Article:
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3 dos and don'ts for cleaning your engine compartment

The fit and finish of a car's exterior often gets all the attention, and most gearheads will debate polishes and paint protectants for hours on end. If you want to find who is really detail-oriented at a car show, don't look at the hood—look under the hood. A spotless engine bay is tough to achieve and even harder to maintain. It's worth it, though, because a clean engine compartment is not only attractive but also conducive to spotting any leaks or issues when they start, rather than leaving them to be camouflaged by grime.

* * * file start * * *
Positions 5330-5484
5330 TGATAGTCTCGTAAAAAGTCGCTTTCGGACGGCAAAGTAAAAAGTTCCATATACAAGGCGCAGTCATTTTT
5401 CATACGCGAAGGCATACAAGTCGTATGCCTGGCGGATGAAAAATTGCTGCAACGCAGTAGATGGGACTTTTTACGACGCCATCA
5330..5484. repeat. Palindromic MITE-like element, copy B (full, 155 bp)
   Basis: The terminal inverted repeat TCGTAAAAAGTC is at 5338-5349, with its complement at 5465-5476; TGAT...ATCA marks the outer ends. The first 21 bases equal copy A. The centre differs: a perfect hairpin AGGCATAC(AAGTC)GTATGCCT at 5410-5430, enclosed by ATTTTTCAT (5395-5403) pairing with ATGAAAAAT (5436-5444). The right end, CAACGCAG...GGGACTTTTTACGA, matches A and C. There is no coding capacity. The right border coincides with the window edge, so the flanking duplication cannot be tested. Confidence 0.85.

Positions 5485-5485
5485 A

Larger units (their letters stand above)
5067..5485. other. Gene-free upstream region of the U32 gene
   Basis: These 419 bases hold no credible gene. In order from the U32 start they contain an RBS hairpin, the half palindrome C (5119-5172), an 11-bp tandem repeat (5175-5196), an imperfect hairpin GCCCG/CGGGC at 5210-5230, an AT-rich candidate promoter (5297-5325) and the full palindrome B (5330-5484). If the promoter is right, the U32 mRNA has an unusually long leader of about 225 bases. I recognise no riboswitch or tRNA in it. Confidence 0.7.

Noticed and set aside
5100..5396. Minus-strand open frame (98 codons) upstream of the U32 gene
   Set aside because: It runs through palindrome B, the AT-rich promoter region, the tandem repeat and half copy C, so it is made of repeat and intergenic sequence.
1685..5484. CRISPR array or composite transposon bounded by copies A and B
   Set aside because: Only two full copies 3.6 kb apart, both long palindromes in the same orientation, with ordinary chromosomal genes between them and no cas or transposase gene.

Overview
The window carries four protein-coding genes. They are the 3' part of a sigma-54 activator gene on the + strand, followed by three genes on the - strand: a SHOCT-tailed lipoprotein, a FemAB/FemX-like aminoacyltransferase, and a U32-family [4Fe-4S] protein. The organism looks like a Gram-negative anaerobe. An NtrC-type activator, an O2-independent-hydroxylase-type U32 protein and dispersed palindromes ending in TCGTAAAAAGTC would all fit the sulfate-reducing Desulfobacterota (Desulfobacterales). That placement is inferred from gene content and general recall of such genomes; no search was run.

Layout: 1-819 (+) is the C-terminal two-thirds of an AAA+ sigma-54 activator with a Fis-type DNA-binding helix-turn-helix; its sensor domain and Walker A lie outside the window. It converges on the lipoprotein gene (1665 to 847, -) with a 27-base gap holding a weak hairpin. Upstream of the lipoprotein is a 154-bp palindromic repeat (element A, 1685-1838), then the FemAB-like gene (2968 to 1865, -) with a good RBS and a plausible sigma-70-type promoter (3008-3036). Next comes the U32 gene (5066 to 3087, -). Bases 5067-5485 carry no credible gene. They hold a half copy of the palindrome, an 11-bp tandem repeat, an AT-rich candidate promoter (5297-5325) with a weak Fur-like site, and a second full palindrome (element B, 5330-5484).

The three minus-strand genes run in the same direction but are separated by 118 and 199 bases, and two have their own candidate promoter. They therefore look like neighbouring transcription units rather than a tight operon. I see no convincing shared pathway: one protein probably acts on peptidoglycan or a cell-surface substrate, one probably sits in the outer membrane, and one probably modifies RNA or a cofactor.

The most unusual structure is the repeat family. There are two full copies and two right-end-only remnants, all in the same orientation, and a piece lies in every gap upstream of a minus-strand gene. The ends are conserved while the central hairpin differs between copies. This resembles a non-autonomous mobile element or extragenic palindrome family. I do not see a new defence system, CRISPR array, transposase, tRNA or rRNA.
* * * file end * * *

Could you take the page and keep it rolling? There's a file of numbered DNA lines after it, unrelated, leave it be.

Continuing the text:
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Got a point-style distributor? Grab a plastic shower cap and a zip tie. Pull the cap down over the cap and wires as far  down as you can get it and snug it up with the zip tie before you get anything wet. And if you have any anodized parts like A/N hose ends or rocker covers, stay away from carburetor cleaner. It tends to strip the dye off of aluminum, leaving it streaky. I've had luck using 409 and an old toothbrush getting grime off of intake manifolds and cylinder heads. By the way, WD 40 is also an excellent solvent for cleaning slightly oily surfaces. Scrub the parts gently and wipe them dry. Allow the vapor to dissipate (about fifteen minutes) and go cruise.

Intermediate Driver